Page last updated at 15:46 GMT, Tuesday, 29 July 2008 16:46 UK

Turkish jets 'attack PKK hideout'

PKK fighters practice shooting in Northern Iraq
The PKK has been fighting for Kurdish self-rule for the last 25 years

Turkish warplanes have attacked a hideout of the rebel Kurdish Workers Party (PKK) in northern Iraq, the Turkish army says.

Turkish jets destroyed a PKK base in the operation, killing an unspecified number of militants, the army said.

But both the PKK and a local official have said there were no casualties.

The air strikes come two days after a bomb attack in the Turkish city of Istanbul, killed 17 people. The Turkish government blamed Kurdish militants.

The PKK has denied responsibility for Sunday's bombing.

Iraq hideouts

Up to 40 PKK militants were based in a cave in the Qandil mountains in northern Iraq, which the Turkish military said was totally destroyed in the attacks.

"Most of those terrorists outside the cave along with an unspecified number inside were killed", Turkey's military said in a statement on its website.

The statement also said Turkish warplanes attacked a second target in the Zap mountain region along the Turkish border with Iran, but did not give any details.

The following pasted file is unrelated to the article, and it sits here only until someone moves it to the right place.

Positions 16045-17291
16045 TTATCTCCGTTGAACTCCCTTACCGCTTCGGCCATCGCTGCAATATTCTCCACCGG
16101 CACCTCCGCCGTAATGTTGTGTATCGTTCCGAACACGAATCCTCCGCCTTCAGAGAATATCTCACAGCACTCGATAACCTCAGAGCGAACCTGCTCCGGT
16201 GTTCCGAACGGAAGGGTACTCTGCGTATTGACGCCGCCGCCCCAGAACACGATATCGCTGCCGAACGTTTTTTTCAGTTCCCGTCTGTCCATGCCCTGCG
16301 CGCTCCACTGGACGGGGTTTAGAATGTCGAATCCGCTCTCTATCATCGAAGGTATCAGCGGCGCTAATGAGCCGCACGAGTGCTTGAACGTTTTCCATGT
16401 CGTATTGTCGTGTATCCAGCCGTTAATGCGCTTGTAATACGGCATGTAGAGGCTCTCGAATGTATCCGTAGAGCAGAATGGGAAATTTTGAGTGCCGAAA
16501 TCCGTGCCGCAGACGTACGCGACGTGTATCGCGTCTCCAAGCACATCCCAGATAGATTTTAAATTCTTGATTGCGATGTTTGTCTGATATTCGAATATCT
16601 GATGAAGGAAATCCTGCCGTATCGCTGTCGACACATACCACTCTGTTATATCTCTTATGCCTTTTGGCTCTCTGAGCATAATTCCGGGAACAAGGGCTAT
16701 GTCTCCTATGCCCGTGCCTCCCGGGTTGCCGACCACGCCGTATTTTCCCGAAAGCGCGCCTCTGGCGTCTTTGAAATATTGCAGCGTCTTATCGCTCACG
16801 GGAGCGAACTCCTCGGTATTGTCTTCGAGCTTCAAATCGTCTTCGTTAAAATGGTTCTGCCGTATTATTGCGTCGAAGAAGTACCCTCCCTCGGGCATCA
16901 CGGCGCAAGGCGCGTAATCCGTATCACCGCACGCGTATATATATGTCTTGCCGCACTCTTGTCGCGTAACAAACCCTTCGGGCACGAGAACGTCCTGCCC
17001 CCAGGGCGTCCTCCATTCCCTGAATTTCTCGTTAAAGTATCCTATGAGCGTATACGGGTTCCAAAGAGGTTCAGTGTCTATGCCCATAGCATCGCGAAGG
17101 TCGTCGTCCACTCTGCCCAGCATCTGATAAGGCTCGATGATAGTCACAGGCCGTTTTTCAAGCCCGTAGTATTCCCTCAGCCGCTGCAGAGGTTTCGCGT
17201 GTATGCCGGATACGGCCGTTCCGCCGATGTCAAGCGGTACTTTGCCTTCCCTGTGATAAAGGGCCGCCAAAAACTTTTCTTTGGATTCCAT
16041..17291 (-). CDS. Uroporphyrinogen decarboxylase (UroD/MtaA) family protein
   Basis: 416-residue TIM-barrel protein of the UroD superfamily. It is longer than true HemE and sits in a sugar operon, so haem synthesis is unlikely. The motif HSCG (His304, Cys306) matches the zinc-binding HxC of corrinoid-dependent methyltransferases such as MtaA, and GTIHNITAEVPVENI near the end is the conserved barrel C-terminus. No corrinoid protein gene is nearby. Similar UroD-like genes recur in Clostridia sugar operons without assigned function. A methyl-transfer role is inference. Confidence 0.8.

However, there was no independent confirmation of the deaths.

Abdullah Ibrahim Ahmed, head of nearby Sangesar district, told the Reuters news agency the bombardment "caused structural damage" but there were no casualties.

Turkey accuses PKK rebels of using hideouts in northern Iraq as part of their campaign for self-rule in mainly Kurdish south-east Turkey.

Some 40,000 people have been killed since the PKK launched its campaign in 1984.

Rendezvous with the PKK
29 Jul 08 |  Europe
Turkey faces bombing aftermath
28 Jul 08 |  Europe
Timeline: Turkey attacks
27 Jul 08 |  Europe

Has China's housing bubble burst?
How the world's oldest clove tree defied an empire
Why Royal Ballet principal Sergei Polunin quit


Sign in

BBC navigation

Copyright © 2018 BBC. The BBC is not responsible for the content of external sites. Read more.

This page is best viewed in an up-to-date web browser with style sheets (CSS) enabled. While you will be able to view the content of this page in your current browser, you will not be able to get the full visual experience. Please consider upgrading your browser software or enabling style sheets (CSS) if you are able to do so.

Americas Africa Europe Middle East South Asia Asia Pacific